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New Jersey native Charles Cullen may or not be the most prolific serial killer known in the USA. Here's everything you need to know.

Is Charles Cullen the most prolific serial killer in the USA ever?

New Jersey native Charles Cullen may or not be the most prolific serial killer known in the USA. A former nurse, Cullen murdered an incomprehensible number of people over his 16-year career. Most of these deaths resulted from lethal overdoses of digoxin or insulin.

Charles Cullen worked in multiple hospitals and healthcare facilities before he was caught in 2003. Under the watch of numerous supervisors, Cullen managed to end one life after another.

When Charles Cullen was arrested and charged for the serial slayings, police investigators were confused by his testimony. The more Cullen discussed the deaths, the more detectives came to believe he was responsible for many more than the eleven he was accused of. Some experts believe that number is much, much higher – somewhere in the ballpark of 400 homicides.

From Navy man to nurse

Long before he became the nurse executioner, Charles Cullen dropped out of high school and enlisted in the US Navy. Cullen passed basic training and extensive psychological tests, eventually rising to the role of petty officer. It didn’t take long for Cullen to mess up.

A year into his service onboard the USS Woodrow Wilson, Charles Cullen was found wearing scrubs and a surgical mask while manning the ship’s missile control station. Cullen was reassigned to another ship. In the subsequent two years, Cullen attempted suicide and spent time in psychiatric wards until being medically discharged in 1984.

That same year, Charles Cullen enrolled at the Mountainside Hospital School of Nursing. Cullen graduated in 1986, marching straight into a long nursing tenure defined by frequent job changes, mental instability, and horrendous serial murder.

From nurse to serial killer

Charles Cullen’s first job as a nurse was at the St. Barnabas Medical Center in Livingston, New Jersey. It was there where Cullen later admitted to committing his first murder by the means he would continue to employ until being caught: a deadly overdose of intravenous medications. Cullen remained at St. Barnabas until 1992, leaving when hospital staff began investigating contaminated intravenous bags.

Between 1992 and 2003, Cullen jumped from job to job in both New Jersey & Pennsylvania, evading authorities and hospital supervisors. While many of Cullen’s colleagues reported his suspicious behavior over the years, no concrete charges ever materialized against Cullen.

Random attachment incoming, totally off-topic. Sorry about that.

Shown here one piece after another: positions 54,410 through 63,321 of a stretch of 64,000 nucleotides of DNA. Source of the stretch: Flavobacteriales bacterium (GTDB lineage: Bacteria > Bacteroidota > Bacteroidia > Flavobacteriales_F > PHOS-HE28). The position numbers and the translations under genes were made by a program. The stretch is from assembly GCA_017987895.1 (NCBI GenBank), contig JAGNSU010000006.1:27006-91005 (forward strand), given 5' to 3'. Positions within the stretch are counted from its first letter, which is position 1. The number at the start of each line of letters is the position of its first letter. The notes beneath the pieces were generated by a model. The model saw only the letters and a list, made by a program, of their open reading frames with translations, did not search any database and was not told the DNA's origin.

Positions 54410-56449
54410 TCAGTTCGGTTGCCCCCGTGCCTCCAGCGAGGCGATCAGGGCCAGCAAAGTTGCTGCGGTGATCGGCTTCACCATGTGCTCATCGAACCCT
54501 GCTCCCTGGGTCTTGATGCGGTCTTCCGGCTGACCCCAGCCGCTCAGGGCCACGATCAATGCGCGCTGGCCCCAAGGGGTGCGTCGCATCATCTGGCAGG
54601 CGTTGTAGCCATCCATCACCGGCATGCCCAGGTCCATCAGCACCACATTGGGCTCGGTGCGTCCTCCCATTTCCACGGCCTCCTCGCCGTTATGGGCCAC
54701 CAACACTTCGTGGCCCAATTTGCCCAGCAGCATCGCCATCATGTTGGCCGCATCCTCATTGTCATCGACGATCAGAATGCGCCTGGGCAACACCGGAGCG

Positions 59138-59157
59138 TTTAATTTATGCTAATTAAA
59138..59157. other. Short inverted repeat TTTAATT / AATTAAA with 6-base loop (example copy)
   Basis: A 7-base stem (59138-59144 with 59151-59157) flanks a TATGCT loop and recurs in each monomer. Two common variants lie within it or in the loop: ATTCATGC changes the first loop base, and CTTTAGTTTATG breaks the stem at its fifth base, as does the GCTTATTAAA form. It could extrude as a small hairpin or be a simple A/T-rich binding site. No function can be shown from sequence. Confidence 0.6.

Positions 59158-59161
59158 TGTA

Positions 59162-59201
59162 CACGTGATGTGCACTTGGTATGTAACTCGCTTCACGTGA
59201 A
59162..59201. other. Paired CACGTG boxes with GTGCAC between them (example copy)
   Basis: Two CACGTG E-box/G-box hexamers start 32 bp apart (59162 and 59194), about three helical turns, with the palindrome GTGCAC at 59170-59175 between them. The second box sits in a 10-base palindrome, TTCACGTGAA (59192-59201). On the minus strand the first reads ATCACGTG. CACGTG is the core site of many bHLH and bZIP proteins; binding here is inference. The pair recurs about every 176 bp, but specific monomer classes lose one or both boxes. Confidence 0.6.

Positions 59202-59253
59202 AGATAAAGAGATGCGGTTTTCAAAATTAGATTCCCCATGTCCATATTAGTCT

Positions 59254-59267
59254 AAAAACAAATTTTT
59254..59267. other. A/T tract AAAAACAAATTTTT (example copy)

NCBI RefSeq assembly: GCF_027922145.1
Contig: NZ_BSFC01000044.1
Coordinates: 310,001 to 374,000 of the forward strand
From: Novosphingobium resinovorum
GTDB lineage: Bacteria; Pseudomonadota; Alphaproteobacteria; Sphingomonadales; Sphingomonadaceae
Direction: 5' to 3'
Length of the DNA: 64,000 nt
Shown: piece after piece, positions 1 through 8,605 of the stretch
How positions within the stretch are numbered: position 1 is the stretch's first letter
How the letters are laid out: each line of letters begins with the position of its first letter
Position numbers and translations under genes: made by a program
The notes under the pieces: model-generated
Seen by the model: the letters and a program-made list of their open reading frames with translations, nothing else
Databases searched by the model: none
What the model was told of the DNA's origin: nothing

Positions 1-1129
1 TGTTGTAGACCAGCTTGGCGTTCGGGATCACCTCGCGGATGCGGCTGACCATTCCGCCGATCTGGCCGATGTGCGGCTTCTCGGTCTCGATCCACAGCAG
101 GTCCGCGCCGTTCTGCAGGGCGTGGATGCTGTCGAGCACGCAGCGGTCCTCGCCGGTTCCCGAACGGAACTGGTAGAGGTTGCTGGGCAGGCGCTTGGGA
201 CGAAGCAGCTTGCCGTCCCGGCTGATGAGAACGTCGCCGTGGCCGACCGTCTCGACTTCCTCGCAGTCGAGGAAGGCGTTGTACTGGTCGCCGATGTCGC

During his decades-long killing spree, Charles Cullen tried to end his own life several times. Cullen also spent extended periods of time in mental hospitals seeking treatment for depression. 

Charles Cullen’s heinous crimes as a nurse finally ended after staff at the Somerset Medical Center in New Jersey, where Cullen worked, notified police after a patient under Cullen’s watch died from low blood sugar. Within weeks, Cullen entered police custody.

A shady past, a foggy memory

As police worked with Charles Cullen to comprehend the extent of crimes, Cullen shared details about his traumatic past in an effort to provide insight into his motives. Cullen lost both of his parents at an early age, which fueled his lifelong struggles with mental health issues.

Charles Cullen’s past did little to rectify his choice to murder dozens of people, especially as investigators dug deeper into the killings. Cullen told investigators his memory of the murders was foggy at best. Cullen claimed to have blacked out during most of them, making it impossible for me to remember details vital to giving his victims the justice they deserve.

Ultimately, Charles Cullen was charged with eleven deaths and two attempted murders. Due to his limited recall, experts believe the number of people who died by Cullen’s hand is likely much larger. While some believe the number is close to 40, others estimate it could be as many as 400.

Charles Cullen’s case did a lot to change how problematic employee’s behavior is handled in medical facilities. Cullen moved from facility to facility due to the lack of reporting requirements related to suspicious behavior, massacring patients in plain sight.

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